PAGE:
Smith said he’s also troubled by the prospect that the reliability rider will be used to build gas plants that will emit more methane, a potent greenhouse gas, into the atmosphere. He added that incorporating more gas plants into its portfolio will subject NorthWestern’s customers to volatility in the fossil fuel market.

PSC staff attorney Lucas Hamilton said the commission has not yet discussed the reliability rider and probably won’t until the rate case hearing, which is currently slated for April. The commission generally doesn’t evaluate the merits of a party’s position until it has a full record to consider, Hamilton said in an email to MTFP.

Details about the reliability rider are included in testimony NorthWestern Energy submitted as part of its rate case filing earlier this year. In that document, NorthWestern Director of Regulatory Affairs Cynthia Fang describes the rider as an attempt to ensure “more timely recovery” of new generation facility expenses and requests approval to apply it to cost recovery of the Yellowstone County Generation Station, the gas plant NorthWestern is building in Laurel.

Tranel attempted to depose Fang to learn more about the rider on her client’s behalf, but NorthWestern declined to make her available for the Oct. 19 deposition. In response, 350 Montana has asked the commission to either require NorthWestern to comply with the deposition or strike Fang’s testimony from the record. 


NorthWestern announced its plans to build the 175-megawatt gas plant in May 2021. At the time, it estimated that land, construction costs, property taxes and capitalized interest incurred during construction would top $286 million. The gas plant was included in NorthWestern’s three-part electricity-procurement plan, which also included the state’s first utility-scale battery storage project and another 100 megawatts of energy from primarily hydroelectric sources. 

Permitting and construction of the plant is the source of two active lawsuits. Last October, the Montana Environmental Information Center and Sierra Club challenged state-issued air quality permits for the Yellowstone County Generation Station (formerly the Laurel Generating Station), citing noise, air quality and climate change concerns. The court heard oral arguments on that lawsuit, which centers Montana Environmental Policy Act claims, in May. Earthjustice attorney Jenny Harbine, who’s representing the environmental groups in the lawsuit, said she anticipates a ruling will come down from Yellowstone County judge Michael Moses soon.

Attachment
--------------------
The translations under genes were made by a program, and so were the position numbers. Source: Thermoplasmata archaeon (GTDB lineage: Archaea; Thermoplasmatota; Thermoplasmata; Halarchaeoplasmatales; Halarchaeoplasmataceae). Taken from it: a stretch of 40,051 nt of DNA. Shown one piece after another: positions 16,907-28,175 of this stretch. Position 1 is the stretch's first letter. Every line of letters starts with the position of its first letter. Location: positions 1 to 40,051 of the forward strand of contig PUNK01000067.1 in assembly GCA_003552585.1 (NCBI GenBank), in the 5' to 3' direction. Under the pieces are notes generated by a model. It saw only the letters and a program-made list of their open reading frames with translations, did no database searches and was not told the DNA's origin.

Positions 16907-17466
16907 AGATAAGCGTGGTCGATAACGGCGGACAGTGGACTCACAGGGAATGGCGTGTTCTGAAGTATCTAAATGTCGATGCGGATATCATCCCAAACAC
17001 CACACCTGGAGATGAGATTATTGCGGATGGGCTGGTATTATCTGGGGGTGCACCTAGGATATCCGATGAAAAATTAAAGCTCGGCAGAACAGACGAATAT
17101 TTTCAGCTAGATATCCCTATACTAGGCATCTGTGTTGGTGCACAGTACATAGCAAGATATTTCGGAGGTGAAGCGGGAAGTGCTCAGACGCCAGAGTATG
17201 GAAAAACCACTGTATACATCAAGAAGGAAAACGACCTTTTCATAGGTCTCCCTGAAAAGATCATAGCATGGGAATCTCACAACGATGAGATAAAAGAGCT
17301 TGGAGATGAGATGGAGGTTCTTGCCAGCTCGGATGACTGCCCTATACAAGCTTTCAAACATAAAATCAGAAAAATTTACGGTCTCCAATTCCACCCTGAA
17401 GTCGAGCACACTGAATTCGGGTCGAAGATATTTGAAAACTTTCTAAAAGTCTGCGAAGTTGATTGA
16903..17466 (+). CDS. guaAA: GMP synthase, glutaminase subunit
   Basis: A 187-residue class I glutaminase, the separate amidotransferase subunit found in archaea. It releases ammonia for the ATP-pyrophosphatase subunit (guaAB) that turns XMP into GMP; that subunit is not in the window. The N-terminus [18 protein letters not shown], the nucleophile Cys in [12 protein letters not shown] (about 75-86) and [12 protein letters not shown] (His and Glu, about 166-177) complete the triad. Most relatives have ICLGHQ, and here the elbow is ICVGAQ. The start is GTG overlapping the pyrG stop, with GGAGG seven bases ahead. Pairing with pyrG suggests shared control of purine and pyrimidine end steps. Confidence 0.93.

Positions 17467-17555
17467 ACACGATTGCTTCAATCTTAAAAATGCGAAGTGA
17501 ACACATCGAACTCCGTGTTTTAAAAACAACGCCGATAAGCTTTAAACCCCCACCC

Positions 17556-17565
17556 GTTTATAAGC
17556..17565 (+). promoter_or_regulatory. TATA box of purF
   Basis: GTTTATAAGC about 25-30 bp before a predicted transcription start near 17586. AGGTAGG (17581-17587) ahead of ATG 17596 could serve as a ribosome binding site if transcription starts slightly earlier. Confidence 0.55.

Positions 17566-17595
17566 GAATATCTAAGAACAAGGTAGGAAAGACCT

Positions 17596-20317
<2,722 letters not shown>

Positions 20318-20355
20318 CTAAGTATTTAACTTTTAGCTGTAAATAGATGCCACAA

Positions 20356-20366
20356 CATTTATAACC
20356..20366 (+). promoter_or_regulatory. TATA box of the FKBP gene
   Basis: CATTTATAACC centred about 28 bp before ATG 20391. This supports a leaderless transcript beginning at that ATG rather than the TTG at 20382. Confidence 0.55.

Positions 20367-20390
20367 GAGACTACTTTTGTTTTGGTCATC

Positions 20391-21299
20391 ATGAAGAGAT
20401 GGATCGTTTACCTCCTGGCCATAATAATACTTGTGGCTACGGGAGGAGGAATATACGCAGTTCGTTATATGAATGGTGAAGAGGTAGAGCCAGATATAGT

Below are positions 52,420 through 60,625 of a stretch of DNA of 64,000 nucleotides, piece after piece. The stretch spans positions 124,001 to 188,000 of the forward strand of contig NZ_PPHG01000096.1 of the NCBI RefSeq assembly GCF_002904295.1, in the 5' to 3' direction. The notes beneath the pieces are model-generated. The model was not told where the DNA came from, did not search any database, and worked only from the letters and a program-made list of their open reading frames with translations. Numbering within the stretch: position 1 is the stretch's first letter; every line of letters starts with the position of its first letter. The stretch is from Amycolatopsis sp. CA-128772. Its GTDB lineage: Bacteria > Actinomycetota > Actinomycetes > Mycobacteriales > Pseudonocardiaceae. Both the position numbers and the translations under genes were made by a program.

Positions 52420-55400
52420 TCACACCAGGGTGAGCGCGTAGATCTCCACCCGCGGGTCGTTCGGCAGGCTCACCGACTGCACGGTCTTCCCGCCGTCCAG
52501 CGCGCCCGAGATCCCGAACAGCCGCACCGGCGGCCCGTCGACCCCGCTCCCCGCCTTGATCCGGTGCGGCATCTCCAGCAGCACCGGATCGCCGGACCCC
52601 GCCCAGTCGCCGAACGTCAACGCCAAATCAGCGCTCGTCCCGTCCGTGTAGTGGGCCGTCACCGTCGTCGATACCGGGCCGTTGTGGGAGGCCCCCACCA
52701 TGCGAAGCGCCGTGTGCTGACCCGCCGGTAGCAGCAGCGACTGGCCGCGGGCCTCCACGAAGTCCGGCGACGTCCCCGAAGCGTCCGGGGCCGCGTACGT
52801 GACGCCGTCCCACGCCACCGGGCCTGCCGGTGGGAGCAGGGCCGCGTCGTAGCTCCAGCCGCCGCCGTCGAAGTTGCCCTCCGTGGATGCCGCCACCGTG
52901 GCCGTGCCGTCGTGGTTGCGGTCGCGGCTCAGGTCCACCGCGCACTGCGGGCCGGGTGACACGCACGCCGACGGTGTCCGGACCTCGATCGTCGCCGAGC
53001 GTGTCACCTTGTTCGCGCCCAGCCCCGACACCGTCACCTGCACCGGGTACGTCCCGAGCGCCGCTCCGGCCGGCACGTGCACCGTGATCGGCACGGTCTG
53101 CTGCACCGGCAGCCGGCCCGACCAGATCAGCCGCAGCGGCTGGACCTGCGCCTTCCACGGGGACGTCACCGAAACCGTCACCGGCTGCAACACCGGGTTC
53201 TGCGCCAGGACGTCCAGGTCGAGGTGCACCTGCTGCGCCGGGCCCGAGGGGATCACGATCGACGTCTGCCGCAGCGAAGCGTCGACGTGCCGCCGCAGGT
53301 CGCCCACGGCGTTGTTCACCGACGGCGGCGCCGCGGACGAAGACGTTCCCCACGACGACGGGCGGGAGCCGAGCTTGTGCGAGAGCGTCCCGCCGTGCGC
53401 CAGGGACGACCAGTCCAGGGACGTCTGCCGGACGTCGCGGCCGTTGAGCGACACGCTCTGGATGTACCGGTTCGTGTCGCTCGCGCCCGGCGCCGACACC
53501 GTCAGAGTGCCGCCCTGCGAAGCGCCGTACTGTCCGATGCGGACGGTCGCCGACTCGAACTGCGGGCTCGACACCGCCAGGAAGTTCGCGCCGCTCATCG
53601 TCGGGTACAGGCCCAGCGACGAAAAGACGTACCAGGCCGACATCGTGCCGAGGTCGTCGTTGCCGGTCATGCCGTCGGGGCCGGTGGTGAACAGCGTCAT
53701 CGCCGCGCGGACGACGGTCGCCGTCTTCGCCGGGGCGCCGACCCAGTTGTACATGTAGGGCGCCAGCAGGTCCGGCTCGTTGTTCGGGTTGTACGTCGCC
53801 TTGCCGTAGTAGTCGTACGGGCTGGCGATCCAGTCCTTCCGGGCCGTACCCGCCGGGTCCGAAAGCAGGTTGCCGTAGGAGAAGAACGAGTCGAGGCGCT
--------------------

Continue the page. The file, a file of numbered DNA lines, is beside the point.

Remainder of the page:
Last week MEIC, Northern Plains Resource Council, and the Thiel Road Coalition, which represents residents living near the plant, filed a lawsuit asking Moses to place zoning authority unambiguously under the city of Laurel’s jurisdiction. Neither the city nor Yellowstone County has claimed final ownership over the decision to approve or reject required zoning changes. MEIC argues the lack of a clear authority has left concerned residents without an avenue to petition with concerns.

Harbine told MTFP that NorthWestern’s application for the reliability rider is premature given that Moses could halt plant construction if her plaintiffs are successful in their lawsuit.
“The future of the plant is too uncertain at this point,” Harbine said. “It’s far from a done deal.”

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Amanda Eggert studied print journalism at the University of Montana. Prior to becoming a full-time journalist, Amanda spent four years working with the Forest Service as a wildland firefighter. After leaving the Forest Service in 2014, Amanda worked for Outside magazine as an editorial fellow before joining Outlaw Partners’ staff to lead coverage for Explore Big Sky newspaper and contribute writing and editing to Explore Yellowstone and Mountain Outlaw magazines. Prior to joining Montana Free Press’ staff in 2021 Amanda was a freelance writer, researcher and interviewer. In addition to writing...